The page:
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Kent Beck's Guide to Better Smalltalk: A Sorted Collection (SIGS Reference Library) Paperback – 12 Feb 1999

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Product details

  • Paperback: 428 pages
  • Publisher: SIGS (28 Dec. 1998)
  • Language: English
  • ISBN-10: 0521644372
  • ISBN-13: 978-0521644372
  • Product Dimensions: 15.2 x 2.2 x 22.8 cm
  • Average Customer Review: 4.0 out of 5 stars  See all reviews (1 customer review)
  • Amazon Bestsellers Rank: 2,282,139 in Books (See Top 100 in Books)
  • See Complete Table of Contents

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Product Description


"Kent Beck can pack more practical experience into one pithy maxim than most writers can do in a whole page." --James Rumbaugh

Book Description

Written for Smalltalk programmers, this book is designed to help readers become more effective Smalltalk developers and object technology users. Topics include: idioms and environments; methods and metamodels; architecture and pattern languages, objects, classes, inheritance, and all things Smalltalk.

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First Sentence
WE INTRODUCE A NOTATION for diagramming the message sending dialogue that takes place between objects participating in an object-oriented computation. Read the first page
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Front Cover | Copyright | Table of Contents | Excerpt | Index | Back Cover
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Most Helpful Customer Reviews

By Dennis D. Jensen on 5 Aug. 2013
Format: Paperback Verified Purchase
Sure, it has its flaws like severe typing or printing mistakes, but they don't stand in the way of getting to the fundamental thoughts that have guided object-oriented design and construction and computing discipline in general. It is valuable to go back to the roots and revisit them again and hold them up against current practices to see how strong they are over the long term. It is also worth the attention for the history of ideas that were not brought forth so strongly for maybe coincidental reasons, and they may be worth taking into consideration again.
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Most Helpful Customer Reviews on (beta) 2 reviews
20 of 21 people found the following review helpful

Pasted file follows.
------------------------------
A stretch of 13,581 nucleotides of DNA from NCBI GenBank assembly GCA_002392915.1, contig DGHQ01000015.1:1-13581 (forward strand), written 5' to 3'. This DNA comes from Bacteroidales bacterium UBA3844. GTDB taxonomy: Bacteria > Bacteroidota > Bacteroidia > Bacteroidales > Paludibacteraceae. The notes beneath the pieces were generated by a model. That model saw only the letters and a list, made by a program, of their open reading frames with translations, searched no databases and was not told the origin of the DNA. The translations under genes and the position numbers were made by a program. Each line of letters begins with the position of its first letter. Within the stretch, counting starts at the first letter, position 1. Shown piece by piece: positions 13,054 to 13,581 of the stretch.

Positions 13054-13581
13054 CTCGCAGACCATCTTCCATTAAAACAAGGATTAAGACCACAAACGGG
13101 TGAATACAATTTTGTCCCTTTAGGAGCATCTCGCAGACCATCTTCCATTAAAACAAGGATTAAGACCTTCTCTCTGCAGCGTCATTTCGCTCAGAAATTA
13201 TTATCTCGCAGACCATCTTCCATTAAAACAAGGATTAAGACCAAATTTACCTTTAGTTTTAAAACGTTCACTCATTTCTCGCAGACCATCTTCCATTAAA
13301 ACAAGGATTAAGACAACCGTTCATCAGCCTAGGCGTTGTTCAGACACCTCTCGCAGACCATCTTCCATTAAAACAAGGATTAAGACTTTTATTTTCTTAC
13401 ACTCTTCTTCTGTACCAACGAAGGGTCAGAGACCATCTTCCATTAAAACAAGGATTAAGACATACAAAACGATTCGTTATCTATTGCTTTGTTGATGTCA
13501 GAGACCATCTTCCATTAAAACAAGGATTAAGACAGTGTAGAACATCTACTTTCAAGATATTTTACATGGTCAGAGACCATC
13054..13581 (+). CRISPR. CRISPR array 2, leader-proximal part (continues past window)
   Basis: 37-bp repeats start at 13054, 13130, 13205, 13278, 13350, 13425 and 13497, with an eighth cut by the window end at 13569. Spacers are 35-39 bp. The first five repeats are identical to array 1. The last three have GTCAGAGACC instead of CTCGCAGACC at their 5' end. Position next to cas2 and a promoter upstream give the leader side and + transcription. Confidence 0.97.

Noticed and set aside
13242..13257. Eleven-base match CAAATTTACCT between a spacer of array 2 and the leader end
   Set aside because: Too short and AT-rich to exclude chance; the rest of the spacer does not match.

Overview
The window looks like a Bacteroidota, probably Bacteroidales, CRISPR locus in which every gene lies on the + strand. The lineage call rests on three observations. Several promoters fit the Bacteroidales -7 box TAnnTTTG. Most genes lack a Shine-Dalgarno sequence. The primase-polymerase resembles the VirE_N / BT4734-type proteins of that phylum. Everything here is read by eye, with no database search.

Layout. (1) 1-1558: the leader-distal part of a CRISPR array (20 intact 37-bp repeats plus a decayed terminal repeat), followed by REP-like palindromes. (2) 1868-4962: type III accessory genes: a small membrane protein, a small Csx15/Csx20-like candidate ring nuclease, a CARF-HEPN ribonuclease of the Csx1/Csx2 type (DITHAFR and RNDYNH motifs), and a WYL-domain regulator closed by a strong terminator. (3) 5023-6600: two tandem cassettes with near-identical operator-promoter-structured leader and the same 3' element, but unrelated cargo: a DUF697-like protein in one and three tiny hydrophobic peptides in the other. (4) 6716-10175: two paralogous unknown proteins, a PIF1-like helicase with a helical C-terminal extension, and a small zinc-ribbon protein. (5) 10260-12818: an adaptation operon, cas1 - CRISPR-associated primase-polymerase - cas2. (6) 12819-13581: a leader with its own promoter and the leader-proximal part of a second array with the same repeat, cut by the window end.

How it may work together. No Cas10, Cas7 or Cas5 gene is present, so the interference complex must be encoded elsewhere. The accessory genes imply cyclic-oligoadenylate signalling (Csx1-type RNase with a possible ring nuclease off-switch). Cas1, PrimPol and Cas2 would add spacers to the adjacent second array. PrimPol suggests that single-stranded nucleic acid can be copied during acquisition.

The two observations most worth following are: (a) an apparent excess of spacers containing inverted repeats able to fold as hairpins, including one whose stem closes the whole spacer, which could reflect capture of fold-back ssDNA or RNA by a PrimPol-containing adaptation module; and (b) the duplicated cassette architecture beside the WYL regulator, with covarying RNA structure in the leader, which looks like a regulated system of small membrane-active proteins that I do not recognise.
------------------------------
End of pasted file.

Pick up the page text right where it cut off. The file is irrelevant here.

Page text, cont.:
Too many typos 3 Nov. 1999
By A Customer - Published on
Format: Paperback
Kent Beck is a wonderful writer and has many good points to make in this book, but I can't recommend spending money on it unless the publisher produces a new edition correcting its hundreds of errors. Pages appear in the wrong order, parts of paragraphs are randomly duplicated, code samples are formatted incorrectly and nearly unreadable, and words appear in the wrong typeface making it difficult to distinguish identifiers from prose. Many of the articles appear to have been scanned in using OCR software and not subsequently proofread, or possibly proofread by someone who didn't understand the content. The lack of quality control is simply appalling.
Better organization of the material would also have been helpful. The "Sorted Collection" is sorted by date only. This may be useful to those interested in tracing the recent history of Smalltalk, but not to those wanting to learn most efficiently.
Much of the material in this book is better and more thoroughly presented in Beck's other books. At best, this book can be seen as a haphazard introduction to Beck's ideas that will spur some programmers to learn more about Smalltalk, object-oriented design and Extreme Programming.
2 of 3 people found the following review helpful
An excellent journey of Smalltalk philosophy 23 Jan. 2000
By Stuart Charlton - Published on
Format: Paperback
This book is quite distinct from Beck's other works in that it provides the reader an intellectual journey: through the reprinted articles, you can see the evolution of Kent's writing style, the beginnings of the "design patterns" movement, and the ever changing opinions about what to do / what not to do with Smalltalk.
There are many classic papers in this work, such as the original CRC-cards paper, and aptly-titled pieces such as "Death to Case Statements!". The code examples are clear and easy to read, and I found the chronological ordering of the papers to be appealing.
This book is not just for Smalltalkers - it's for anyone with an interest in object orientation: patterns, idioms, and philosophy.
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